This was based on a story by Robert Silverberg, but it sure plays like a rip-off of the movie Starman (there's even a scene at a roadside diner with apple pie.) I haven't read the story, but I'm sure Silverberg didn't include much, if any, gratuitous sex scenes and nudity in his original version (*). Though the alien can instantly absorb itself to anyone, it decides to get into long and loud sex with Charlie (intercut with a cappuccino machine hissing and spouting liquid.) And I don't think Silverberg wrote any scene with the alien licking paprika off of someone's body, or the absolutely horrible jokes in this movie. A character named "Roencrantz" has his name confused by someone who calls him "Guildenstern". Or was it the other way around? In one scene, Amanda and the alien (in Charlie's body) register in a motel under  "Mr. and Mrs. James T. Kirk". In fact, there are a lot of references to Star Trek, one such reference in one scene with Dorn, though it's played with no irony or wit. Actually, Dorn comes off best in this movie, firmly gritting his teeth and playing it completely straight. It's clear he knows how absolutely stupid this movie is, so you have to give him credit for going through activities like being stuck in a big truck full of "Poo Pockets Diapers". However, his character is too shallow for us to feel anything for him. Keach not only looks old and tired, but he looks embarrassed to the point of being mortified when forced to do things like walking into a diner while spaghetti western music plays. Keach as Eastwood? I don't think so. There are no characters in this movie we have sympathy for. There are characters we hate, but not the way the filmmakers intended.

What were they thinking of when they made this movie? All I know is that they thought they needed four "second second assistant" directors for this movie. Whatever else they were thinking of, it certainly didn't apply to making a coherent and detailed movie. We do find out what happened to the other alien, but we don't find out why it happened. The alien absorbs itself (clothes and all) into other people, but the last time it does it, we see a pile of the alien's clothing afterwards. The worst scene comes at the climax, where a seemingly impossible situation is solved by something so out of the blue, that you have absolute hatred for the writers for not bothering to come up with a proper answer for this occurrence. As I said before, there are no signs that the filmmakers cared anything about what audiences would think or feel about their movie. Amanda and the Alien is one of the worst movies ever made. The sooner it evaporates and leaves no memory in my head, the better.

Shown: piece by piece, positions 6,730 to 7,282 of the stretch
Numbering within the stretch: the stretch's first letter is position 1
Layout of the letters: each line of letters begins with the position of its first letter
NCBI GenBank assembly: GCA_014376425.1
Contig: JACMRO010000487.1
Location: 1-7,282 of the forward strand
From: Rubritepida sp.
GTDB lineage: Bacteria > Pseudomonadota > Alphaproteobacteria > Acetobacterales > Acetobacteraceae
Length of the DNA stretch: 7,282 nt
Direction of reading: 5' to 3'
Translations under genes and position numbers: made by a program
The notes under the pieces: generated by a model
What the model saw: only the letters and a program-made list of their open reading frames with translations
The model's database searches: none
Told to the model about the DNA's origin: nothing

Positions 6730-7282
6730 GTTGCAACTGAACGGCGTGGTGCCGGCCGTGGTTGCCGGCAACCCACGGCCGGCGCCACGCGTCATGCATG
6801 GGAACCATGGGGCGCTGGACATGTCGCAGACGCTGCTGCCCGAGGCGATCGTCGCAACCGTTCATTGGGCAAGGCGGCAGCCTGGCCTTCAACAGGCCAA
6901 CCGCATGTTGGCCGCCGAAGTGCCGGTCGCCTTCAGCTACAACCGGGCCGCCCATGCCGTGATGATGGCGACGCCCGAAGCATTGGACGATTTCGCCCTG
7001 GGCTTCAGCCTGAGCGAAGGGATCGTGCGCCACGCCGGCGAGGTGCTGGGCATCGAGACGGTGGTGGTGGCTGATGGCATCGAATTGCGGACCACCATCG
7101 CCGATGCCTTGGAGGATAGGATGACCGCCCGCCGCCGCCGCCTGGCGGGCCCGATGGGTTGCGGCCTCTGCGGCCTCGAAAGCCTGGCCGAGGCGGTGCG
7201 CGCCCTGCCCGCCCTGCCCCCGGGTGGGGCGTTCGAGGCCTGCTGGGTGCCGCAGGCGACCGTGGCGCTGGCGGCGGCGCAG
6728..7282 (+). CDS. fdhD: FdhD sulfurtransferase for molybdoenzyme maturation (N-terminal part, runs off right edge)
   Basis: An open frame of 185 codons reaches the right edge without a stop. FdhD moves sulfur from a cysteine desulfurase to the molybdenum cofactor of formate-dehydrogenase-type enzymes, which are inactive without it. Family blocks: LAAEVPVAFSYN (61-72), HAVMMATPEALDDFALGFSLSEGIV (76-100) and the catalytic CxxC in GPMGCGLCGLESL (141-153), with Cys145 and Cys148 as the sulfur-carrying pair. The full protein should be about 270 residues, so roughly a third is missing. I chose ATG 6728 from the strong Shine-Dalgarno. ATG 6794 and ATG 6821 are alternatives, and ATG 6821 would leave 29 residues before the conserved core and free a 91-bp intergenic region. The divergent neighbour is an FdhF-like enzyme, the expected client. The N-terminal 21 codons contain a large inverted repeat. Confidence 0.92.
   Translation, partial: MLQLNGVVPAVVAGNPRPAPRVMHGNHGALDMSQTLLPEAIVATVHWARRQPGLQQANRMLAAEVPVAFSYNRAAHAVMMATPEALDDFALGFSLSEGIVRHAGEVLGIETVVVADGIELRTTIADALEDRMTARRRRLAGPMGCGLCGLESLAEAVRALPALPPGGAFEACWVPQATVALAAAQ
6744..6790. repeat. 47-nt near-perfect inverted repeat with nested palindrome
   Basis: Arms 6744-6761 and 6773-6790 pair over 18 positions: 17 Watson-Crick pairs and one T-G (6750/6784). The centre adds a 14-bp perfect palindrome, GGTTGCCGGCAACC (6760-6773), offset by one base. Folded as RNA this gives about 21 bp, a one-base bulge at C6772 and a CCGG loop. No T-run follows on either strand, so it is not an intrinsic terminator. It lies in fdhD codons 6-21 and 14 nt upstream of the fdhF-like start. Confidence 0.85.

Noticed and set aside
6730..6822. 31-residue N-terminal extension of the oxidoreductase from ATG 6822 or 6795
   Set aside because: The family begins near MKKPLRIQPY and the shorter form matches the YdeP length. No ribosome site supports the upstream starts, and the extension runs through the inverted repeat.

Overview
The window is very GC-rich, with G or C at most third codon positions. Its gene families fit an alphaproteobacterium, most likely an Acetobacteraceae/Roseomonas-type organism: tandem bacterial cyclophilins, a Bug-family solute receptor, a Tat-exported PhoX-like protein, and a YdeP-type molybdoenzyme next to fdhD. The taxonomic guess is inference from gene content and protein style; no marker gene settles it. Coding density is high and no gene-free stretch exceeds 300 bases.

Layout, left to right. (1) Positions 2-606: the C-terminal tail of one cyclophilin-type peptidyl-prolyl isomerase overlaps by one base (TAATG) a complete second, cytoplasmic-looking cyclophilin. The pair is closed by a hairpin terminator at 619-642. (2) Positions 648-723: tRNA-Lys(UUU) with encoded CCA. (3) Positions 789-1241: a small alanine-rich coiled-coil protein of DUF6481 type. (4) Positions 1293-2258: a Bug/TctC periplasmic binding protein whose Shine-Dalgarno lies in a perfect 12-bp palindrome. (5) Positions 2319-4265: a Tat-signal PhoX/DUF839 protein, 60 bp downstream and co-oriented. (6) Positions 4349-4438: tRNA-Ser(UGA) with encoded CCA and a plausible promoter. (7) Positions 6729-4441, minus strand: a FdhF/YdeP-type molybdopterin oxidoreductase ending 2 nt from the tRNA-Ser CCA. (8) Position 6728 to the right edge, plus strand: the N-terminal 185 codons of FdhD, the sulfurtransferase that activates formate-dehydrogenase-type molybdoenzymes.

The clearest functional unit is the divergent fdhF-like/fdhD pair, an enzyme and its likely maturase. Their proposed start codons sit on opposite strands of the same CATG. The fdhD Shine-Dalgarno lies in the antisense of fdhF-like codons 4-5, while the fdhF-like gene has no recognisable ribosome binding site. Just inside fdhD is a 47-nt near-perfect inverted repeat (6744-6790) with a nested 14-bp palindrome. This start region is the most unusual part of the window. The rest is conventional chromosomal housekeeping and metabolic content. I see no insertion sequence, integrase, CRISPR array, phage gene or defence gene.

* In the several weeks between writing this review and its publication, I happened to come across the original short story by accident. The movie actually sticks reasonably close to the events in the story, even using a lot of the same dialogue. There is one sex scene in the short story, though it's reasonably tasteful. Other differences in the written work include the alien having a penchant for oregano, not paprika, and not licking it off someone's body. It's interesting to note that around the half-hour mark in the movie, Silverberg seems to get bored as his Amanda character in the story, and ends the story not long after that point. Though maybe he had a horrible vision of the movie version of his story, and didn't want to get blamed for the horrible adventures to come for the mismatched duo.

Check for availability on Amazon (VHS)
Check for Robert Silverberg short story collection, "Secret Sharers" 

See also: Flush, Funland, Leader Of The Band